Employers have sought to determine the number of their employees who identify as gay, lesbian, bisexual, transgender and queer while balancing privacy concerns. Some employers use LGBTQ employee group membership numbers to generate estimates, but this method is limited by the scope of such voluntary groups over a highly dispersed workforce.
More recently, employers have gathered statistics through anonymous employee engagement or satisfaction surveys, which can include upward of 100 questions, and through confidential and secure employee records.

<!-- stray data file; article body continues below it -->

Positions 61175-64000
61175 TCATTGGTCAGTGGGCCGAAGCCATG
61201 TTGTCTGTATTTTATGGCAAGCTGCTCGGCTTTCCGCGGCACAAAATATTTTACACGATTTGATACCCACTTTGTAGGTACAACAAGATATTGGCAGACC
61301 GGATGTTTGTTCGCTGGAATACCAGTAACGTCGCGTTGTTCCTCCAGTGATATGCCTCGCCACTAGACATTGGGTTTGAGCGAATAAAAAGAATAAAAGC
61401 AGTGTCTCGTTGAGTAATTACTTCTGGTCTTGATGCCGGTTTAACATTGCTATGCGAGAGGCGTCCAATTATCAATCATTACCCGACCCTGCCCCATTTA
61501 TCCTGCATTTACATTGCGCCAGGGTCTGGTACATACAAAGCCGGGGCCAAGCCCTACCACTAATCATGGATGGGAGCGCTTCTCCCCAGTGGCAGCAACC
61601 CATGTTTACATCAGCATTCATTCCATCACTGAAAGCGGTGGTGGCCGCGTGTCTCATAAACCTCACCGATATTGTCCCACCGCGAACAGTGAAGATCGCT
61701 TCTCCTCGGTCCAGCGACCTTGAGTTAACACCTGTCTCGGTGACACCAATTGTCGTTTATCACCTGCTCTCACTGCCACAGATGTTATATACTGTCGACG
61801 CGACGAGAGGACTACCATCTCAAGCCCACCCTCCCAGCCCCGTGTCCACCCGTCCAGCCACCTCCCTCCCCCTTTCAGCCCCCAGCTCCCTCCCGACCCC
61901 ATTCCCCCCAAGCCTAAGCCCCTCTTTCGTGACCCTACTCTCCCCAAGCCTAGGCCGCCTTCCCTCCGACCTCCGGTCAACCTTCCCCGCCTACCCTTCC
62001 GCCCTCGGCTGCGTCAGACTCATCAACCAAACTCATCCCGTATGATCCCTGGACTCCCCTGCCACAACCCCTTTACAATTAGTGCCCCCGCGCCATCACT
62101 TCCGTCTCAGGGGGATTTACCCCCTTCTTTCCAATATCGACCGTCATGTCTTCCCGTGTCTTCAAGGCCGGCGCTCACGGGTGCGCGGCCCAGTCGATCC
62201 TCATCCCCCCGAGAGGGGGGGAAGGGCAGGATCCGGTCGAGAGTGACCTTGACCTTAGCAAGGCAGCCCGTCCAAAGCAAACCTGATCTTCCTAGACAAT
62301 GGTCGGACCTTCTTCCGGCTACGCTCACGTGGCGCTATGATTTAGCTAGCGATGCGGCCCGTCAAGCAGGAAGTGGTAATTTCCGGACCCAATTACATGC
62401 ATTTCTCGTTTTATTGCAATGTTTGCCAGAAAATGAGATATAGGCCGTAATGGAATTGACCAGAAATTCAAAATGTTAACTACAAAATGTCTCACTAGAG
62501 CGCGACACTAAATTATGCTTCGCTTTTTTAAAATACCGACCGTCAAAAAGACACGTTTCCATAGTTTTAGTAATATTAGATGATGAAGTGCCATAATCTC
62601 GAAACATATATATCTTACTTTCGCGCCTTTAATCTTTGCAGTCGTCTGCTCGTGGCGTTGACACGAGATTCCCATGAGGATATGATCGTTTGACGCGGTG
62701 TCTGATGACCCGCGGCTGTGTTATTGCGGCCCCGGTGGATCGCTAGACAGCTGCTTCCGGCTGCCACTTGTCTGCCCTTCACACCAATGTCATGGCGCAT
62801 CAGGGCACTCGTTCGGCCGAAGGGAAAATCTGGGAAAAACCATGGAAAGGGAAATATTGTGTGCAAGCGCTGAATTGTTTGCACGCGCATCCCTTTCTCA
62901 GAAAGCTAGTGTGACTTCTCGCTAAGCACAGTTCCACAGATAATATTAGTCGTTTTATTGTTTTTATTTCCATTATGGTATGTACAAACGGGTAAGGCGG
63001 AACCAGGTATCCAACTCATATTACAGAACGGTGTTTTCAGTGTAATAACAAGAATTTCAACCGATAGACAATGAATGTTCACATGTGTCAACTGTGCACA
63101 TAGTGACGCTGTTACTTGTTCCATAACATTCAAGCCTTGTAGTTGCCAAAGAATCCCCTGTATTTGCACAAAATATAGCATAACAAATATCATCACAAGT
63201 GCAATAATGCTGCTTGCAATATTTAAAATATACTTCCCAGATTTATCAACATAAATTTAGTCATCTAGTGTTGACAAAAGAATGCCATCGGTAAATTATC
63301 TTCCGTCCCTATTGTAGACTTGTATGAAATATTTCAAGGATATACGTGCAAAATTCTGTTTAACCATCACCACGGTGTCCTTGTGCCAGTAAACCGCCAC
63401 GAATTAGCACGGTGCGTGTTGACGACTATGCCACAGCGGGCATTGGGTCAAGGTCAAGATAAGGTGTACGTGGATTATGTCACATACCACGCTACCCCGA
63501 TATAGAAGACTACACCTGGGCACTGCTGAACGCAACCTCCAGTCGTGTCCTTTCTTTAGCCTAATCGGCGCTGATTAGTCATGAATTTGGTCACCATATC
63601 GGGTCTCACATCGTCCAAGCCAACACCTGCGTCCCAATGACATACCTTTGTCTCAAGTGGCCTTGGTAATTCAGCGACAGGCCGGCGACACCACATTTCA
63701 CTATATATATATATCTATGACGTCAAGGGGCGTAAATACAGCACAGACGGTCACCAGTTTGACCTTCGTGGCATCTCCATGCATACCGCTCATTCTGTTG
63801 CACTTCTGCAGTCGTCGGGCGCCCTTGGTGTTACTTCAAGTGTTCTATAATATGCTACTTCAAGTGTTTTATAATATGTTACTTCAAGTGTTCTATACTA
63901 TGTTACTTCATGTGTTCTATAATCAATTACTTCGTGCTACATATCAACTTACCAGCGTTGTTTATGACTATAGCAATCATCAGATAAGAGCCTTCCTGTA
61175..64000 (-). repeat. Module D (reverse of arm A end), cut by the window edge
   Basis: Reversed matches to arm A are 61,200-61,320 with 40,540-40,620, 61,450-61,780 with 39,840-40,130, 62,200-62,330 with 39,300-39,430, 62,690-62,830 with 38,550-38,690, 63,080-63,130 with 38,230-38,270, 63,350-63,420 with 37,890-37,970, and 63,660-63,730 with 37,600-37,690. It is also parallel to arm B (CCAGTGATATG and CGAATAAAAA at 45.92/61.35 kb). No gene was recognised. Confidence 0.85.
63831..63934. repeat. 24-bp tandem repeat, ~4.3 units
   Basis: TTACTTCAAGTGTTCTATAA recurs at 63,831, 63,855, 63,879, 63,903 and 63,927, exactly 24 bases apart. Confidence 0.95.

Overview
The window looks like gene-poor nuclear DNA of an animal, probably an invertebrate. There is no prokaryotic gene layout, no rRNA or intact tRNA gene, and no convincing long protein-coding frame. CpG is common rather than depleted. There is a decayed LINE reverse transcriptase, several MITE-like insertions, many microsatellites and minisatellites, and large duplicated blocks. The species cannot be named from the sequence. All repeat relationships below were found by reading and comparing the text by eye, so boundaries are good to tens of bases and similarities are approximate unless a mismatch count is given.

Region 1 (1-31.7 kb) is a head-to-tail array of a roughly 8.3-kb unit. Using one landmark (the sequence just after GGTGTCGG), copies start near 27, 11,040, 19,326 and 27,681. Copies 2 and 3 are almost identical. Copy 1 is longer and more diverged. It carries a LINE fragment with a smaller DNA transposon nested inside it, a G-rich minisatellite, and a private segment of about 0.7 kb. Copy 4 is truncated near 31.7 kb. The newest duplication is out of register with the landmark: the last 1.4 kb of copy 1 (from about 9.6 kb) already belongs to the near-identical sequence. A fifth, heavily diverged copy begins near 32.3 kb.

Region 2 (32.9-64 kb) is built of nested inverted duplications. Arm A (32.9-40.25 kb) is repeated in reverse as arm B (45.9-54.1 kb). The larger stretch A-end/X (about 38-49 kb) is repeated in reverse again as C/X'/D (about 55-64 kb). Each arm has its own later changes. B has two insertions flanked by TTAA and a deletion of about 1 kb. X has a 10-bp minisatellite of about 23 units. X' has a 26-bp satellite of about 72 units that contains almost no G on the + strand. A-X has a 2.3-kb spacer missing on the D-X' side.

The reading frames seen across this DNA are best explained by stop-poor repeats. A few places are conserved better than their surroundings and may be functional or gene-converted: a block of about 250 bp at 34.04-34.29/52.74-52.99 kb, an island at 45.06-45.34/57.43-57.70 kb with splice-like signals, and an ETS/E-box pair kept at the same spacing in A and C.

In both cases, whether an employee discloses their gender identity or sexual orientation is optional and voluntary and any reporting or direct access to the data is designed to ensure confidentiality of the employee.
Employee engagement surveys can include optional questions that allow LGBTQ employees to self-identify based on gender identity or sexual orientation. This is almost always done anonymously to ensure employee privacy, but LGBTQ employees may nonetheless remain fearful of the repercussions of disclosure.
In the HRC Corporate Equality Index 2020 survey, 54 percent allow employees to voluntarily disclose their sexual orientation and gender identity on anonymous surveys or confidential Human Resource records, compared with 35 percent in the 2012 survey and just 17 percent in the 2006 survey.